December 10, 2014
A Nutritionist Shares Three Delicious Reasons to Eat Sunflower Seeds
“I don’t have food allergies, but I have clients who do. And I need to be eating Vitamin E-rich foods. Guess what? Sunflower seeds are the richest source!” That’s our friend Sarah, nutritionist and founder of Eat 2 Run Sports Nutrition. Always in training for her next marathon, she runs 60 – 70 miles each week around her home in Vancouver, B.C., and helps clients find the right fuel for their own training programs (training for simply living life counts too!).
Sarah breaks down the benefits of sunflower seeds, and shares her recipes for SunButter Fudge Cookies and SunButter Pumpkin Mini Muffins, which are free of peanuts, tree nuts and gluten, too. Cookies? From a marathoner? We’re all in! Thanks, Sarah.
I was first introduced to SunButter when searching for an alternative to nut butters for a client. Initially I figured it was a great option to have in my back pocket for those with allergies to peanuts, tree nuts and gluten sensitivities. I also recalled that sunflower seeds are quite nutritious, so I did a little further research. Indeed, it turns out they have more to offer us than I’d originally anticipated. I now recommend SunButter to everyone! Here’s why:
1. Excellent Source of Vitamin E (potent antioxidant)
I don’t have food allergies myself, but I’ve pinpointed a few sensitivities such as dairy and gluten. Despite this, I reach for SunButter regularly simply due to its amazing nutrient profile. For example, it’s an excellent source of vitamin E, which is incredibly important as it has the ability to disarm free radicals. This mechanism protects our cells from the damage that would otherwise occur (such as aging, slow healing, lowered immune system and chronic diseases such as heart disease and cancer).
For the record, free radicals come to us through processed foods (including many common cooking oils), chemicals, drugs (recreational and prescription), stress (both emotional and physical), air pollution and exhaust, cigarette smoke, and radiation (X-rays, UV rays). Faced with the impossibility of avoiding all sources of free radicals, our most favourable solution is to increase our intake of antioxidants in order to help disarm the free radicals: and vitamin E is one of the most potent.
|Source||Serving size||Amount of Vitamin E (as %DV)|
|Sunflower Seeds||¼ cup||82%|
|SunButter||2 Tbsp (32g)||49%|
|Almond Butter||2 Tbsp (32g)||51%|
|Spinach, cooked, boiled, drained||1 cup||25%|
|Spinach, raw||1 cup||4%|
|Avocado||½ of the avocado||14%|
2. Lots of Vitamin B1 (converts carbohydrates and fats to energy)
The majority of my clients come to me with energy complaints. While many factors contribute to fatigue, eating both nutrient-dense foods as well as adequate food sources of B-vitamins can help by converting the food we eat into actual energy (B-vitamins help our bodies to handle stress better, too).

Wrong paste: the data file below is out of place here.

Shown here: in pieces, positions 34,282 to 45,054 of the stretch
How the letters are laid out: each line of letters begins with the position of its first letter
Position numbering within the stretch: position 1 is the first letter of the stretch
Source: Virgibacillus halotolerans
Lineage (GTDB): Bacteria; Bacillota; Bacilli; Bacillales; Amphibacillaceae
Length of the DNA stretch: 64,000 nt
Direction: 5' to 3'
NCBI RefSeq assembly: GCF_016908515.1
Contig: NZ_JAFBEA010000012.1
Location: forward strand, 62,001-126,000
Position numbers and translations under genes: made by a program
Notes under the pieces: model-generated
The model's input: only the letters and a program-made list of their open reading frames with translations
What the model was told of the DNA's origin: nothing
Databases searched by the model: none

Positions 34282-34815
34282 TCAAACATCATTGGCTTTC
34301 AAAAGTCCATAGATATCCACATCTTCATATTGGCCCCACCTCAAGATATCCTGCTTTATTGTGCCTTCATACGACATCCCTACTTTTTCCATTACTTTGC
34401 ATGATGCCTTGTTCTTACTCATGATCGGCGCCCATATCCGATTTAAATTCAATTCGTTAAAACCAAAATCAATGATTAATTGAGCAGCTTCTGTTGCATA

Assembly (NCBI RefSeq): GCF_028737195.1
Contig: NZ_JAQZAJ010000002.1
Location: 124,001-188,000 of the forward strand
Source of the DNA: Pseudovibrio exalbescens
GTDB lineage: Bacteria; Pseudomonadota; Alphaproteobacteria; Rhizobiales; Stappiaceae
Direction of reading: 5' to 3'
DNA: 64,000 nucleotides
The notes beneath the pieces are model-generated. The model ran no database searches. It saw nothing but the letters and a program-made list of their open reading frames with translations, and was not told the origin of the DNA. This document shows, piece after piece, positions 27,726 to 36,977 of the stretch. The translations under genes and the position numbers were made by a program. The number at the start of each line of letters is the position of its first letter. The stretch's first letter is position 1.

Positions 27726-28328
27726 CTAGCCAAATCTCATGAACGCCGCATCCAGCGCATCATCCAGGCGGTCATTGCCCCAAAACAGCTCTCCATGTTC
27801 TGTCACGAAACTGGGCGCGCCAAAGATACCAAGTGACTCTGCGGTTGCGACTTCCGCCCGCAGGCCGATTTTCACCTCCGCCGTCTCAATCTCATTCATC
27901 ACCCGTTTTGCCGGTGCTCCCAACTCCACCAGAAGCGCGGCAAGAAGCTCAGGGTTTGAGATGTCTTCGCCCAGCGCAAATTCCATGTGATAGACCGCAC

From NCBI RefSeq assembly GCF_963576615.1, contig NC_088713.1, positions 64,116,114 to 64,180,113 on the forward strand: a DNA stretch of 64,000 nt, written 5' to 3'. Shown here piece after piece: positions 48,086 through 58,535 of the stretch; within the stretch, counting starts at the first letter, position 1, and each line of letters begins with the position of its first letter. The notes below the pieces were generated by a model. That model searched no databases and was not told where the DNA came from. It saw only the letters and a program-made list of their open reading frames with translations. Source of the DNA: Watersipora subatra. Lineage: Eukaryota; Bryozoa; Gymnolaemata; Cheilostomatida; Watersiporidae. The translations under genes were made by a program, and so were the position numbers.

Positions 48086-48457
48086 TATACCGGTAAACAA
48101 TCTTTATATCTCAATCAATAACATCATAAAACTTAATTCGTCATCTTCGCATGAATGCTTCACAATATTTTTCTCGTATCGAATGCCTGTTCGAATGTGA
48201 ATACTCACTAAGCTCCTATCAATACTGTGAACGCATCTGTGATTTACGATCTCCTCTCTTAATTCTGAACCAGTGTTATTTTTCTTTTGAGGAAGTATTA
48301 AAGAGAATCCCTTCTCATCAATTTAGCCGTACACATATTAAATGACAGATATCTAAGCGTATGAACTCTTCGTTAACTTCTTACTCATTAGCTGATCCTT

Luckily, sunflower seeds contain 47% daily value for B1 (per ¼ cup). Many foods are good sources of B1 but sunflower seeds rank among the top five (the others are asparagus, green peas, flax seeds and Brussels sprouts).
3. Great Source of Magnesium
I work with athletes who are constantly putting themselves through hard workouts. In order to help relax their muscles afterwards it’s beneficial to choose foods rich in magnesium, a muscle relaxant. Magnesium can also help those who have sleep trouble: it helps them fall asleep faster and stay asleep longer. Sunflower seeds offer us 28% DV (per ¼ cup) and rank among the 10 best sources (which also include pumpkin seeds, spinach, tofu, quinoa, sesame seeds and black beans).
You can see now why I’ve chosen to incorporate sunflower seeds and SunButter into my own daily nutritional habits as well as my clients. To get your daily dose of sunflower seeds, of course you can eat SunButter by the spoonful, spread it on your toast or dip your apple slices into it, but if you want to get a little more creative then try adding SunButter to your cookies and muffins, such as these Chocolate Fudge Cookies or Pumpkin Mini Muffins.
SunButter Chocolate Fudge Cookies
These are free of peanuts, tree nuts, gluten and are vegan! Makes 24 cookies.
1½ c. mashed banana
1 c. instant rolled oats
1 c. ground oats (oat flour)
¼ c. SunButter
¼ c. coconut oil, melted
¼ c. raw cacao powder
¼ c. coconut flakes
¼ c. maple syrup
¼ c. nut-free dark chocolate chunks (or chocolate chips)
1 tsp. sea salt
Heat oven to 350 degrees F. Line a baking sheet with parchment paper. In a large bowl beat together all the ingredients. Drop by tablespoonfuls onto the lined baking sheet and bake for 14 minutes. Store in refrigerator (they freeze well also).
SunButter Pumpkin Mini Muffins
These are free of peanuts, tree nuts, gluten, dairy and grains.
2 eggs, beaten
½ c. pumpkin puree
½ c. SunButter
½ c. coconut oil, melted
1/3 c. maple syrup
2-3 tsp. cinnamon
1 tsp. vanilla
½ tsp. sea salt
2 tsp. baking powder
1/3 c. coconut flour
¼ c. nut-free chocolate chips or dried cranberries (optional)
Heat oven to 350 degrees F and line two mini muffin tins with 24 mini paper muffin cups. In a large bowl, whisk together the eggs, pumpkin, SunButter, oil, maple syrup, cinnamon, vanilla and salt. Beat well. Fold in the baking powder and coconut flour. Add the chocolate chips or dried cranberries if desired. Divide between the 24 mini muffin cups. Bake for 20 minutes. Cool completely.
Catch up with Sarah for more nutrition tips and delicious recipes!